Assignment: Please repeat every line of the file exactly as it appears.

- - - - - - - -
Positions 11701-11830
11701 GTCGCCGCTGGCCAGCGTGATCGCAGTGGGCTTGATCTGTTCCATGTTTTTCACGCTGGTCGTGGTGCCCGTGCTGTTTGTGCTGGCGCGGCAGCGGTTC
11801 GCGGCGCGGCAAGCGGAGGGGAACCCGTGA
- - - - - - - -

Positions 11701-11830
11701 GTCGCCGCTGGCCAGCGTGATCGCAGTGGGCTTGATCTGTTCCATGTTTTTCACGCTGGTCGTGGTGCCCGTGCTGTTTGTGCTGGCGCGGCAGCGGTTC
11801 GCGGCGCGGCAAGCGGAGGGGAACCCGTGA